There are other causes at work which tend to a constant reduction in the number of small owners, and which add to the inducement to persons to enrol themselves in the list of great landowners, and retard their retirement from the rank by sale or otherwise. They are, however, closely allied to that which has been already pointed out, and it is difficult to determine whether they are not effects rather than causes of the system. Chief among them is the great political power which has been, for the last 200 years, conceded to the owners of landed property. One branch of the legislature has been wholly created from their ranks. A large page 85 landed property is admittedly the necessary qualification

Dangers Of Entail

for a peerage; this rank is almost conceded to an owner of over 20,000 acres. The English county representation in the House of Commons is also wholly at the command of the landowners. They rarely look beyond their own ranks or beyond their own county for a representative. The owner of a certain standard number of acres, if of the right side of politics, is almost certain of representing his county. This command over the county representation is mainly secured through the tenant farmers. It is also the passport not only to honours of all kinds, but to political office, and to state patronage. The local government of the rural districts is wholly in the hands of the landowners; the county magistracy is their recognised appanage. The sports of country life are such as almost to necessitate large properties, and could not be so fully indulged in if there were many small proprietors.

The sense of power created by the possession of a large estate in a rural district is also great, and is generally opposed to the existence of small ownerships within its range. Opportunities, therefore, are seldom neglected of buying up smaller properties where they are likely to interfere with this power.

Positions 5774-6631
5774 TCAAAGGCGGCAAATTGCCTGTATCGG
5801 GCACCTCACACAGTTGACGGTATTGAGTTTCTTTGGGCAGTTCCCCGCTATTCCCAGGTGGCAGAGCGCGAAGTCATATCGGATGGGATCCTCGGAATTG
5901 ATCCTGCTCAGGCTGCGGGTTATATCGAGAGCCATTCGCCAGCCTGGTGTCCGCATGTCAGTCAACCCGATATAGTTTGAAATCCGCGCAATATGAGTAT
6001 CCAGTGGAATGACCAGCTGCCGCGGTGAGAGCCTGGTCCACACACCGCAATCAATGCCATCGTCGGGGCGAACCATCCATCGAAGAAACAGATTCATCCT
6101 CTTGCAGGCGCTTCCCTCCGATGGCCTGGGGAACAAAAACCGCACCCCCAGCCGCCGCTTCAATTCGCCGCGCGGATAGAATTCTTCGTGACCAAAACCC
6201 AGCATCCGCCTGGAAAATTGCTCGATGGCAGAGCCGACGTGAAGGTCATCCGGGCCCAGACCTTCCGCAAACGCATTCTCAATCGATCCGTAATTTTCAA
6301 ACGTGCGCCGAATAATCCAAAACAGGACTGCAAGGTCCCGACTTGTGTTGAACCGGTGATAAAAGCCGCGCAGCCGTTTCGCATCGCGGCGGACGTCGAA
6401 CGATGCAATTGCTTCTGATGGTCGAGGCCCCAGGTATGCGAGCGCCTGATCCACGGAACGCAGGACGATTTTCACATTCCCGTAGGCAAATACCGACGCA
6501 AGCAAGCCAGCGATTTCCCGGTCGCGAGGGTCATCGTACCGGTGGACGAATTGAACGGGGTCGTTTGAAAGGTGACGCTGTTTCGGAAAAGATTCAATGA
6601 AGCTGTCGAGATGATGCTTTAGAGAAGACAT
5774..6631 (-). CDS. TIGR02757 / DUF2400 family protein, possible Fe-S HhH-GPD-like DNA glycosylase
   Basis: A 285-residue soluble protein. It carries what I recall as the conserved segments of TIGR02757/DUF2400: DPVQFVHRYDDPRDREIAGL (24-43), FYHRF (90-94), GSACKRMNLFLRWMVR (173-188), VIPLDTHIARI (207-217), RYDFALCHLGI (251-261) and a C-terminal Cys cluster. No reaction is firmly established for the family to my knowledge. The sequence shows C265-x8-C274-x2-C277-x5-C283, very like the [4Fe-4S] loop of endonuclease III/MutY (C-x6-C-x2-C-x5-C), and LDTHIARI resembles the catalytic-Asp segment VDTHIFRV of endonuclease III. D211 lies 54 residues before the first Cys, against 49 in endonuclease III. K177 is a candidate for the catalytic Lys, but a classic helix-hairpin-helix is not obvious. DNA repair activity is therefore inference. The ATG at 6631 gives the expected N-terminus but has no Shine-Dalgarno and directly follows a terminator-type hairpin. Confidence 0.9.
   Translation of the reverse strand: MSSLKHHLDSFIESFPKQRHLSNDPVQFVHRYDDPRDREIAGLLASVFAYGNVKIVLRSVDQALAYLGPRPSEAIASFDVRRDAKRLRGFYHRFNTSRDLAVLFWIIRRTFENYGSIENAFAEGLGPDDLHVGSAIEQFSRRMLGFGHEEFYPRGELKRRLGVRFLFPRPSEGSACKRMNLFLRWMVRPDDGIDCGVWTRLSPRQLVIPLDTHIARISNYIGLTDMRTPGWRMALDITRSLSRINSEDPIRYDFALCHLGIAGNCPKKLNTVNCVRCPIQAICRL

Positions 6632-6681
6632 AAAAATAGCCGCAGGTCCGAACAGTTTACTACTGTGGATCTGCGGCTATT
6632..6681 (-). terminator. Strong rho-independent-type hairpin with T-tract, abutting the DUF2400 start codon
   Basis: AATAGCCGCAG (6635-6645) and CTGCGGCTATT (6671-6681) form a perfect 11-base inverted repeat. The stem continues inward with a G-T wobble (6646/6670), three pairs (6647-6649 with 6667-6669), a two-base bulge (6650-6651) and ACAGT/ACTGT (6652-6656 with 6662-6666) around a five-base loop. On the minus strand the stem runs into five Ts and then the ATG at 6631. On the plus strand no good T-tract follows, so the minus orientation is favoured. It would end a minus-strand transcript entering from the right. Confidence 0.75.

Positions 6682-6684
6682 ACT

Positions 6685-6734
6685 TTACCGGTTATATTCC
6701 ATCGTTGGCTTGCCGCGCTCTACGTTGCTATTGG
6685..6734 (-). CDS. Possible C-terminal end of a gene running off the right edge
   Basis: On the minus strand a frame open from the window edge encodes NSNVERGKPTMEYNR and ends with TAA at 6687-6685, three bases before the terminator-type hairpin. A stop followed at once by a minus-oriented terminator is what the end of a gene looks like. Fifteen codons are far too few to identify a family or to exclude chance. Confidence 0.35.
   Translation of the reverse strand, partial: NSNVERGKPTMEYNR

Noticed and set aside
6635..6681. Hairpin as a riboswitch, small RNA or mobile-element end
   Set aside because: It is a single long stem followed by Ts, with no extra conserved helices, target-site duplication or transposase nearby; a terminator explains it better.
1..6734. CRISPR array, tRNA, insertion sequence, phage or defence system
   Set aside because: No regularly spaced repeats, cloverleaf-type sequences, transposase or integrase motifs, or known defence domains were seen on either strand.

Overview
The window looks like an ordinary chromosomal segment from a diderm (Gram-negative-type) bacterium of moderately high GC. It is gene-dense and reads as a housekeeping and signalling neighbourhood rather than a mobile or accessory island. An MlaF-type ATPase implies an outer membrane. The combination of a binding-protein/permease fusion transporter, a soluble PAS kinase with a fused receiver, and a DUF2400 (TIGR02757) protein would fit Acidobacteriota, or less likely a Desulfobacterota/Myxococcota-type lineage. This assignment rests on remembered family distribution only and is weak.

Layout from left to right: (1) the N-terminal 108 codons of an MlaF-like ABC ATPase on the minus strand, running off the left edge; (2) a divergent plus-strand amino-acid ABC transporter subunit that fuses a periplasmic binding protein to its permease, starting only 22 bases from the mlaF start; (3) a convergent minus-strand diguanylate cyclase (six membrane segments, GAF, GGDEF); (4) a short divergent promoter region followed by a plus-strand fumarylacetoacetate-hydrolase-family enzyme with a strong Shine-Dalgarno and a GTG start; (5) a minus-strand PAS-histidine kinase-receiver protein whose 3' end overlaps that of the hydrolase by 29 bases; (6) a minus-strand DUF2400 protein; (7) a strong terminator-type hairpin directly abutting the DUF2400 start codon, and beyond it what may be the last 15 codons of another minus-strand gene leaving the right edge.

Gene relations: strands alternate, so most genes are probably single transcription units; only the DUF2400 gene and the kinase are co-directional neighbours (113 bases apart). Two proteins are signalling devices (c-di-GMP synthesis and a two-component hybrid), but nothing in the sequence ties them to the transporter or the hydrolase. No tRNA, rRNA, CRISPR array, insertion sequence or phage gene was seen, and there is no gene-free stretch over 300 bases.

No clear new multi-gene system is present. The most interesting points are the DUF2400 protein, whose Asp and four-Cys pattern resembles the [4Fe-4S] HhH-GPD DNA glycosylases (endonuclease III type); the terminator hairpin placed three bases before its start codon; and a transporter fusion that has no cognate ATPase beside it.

In the neighbourhood of large towns, where land has attained a building value, these forces are counteracted by the personal interest of the owners, tempted by high prices; special facilities have been given to the owners of settled estates page 86

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to avail themselves of this great demand for building land. But in rural districts there is no such counteracting influence.
While then, on the one hand, all these forces promote the creation and increase of large properties, on the other hand the difficulties of title in our most complicated system of land laws, and the consequent expense of transfer, and the cost of our system of mortgage, tell with infinitely greater effect upon small properties than on large, and act as a great discouragement to their purchase or continued existence. This is what Lord Hatherley said on this subject in 1859:—

"Look how the limitations of your law affect the transfer of land. It is only on account of these that you have difficulties in title; because, if it were not for the complexity of limitations, a system of registration would long since have been established, which so far as fraud and rapidity of transfer was concerned would have freed us from any difficulty of title whatever. You have now the combined effect of fraud and the complicated investigations of title which operate in the most serious manner to prevent the free transfer of land in our community; what I wish for, and have long wished for, is a free transfer of land."

All other experience tends to show that a cheap and simple system of registration of title and mortgages is an essential condition of the existence of small properties.

page 87
On the one hand, therefore, we have every

Dangers Of Entail.

encouragement given by law, and by political and social arrangements, to the concentration of land in few hands; and on the other, every discouragement given to its purchase, and to dealing with it in small quantities, and by small people. What wonder then that we should find the number of proprietors continually diminishing, and that England presents an exception so striking to the rest of the civilised world.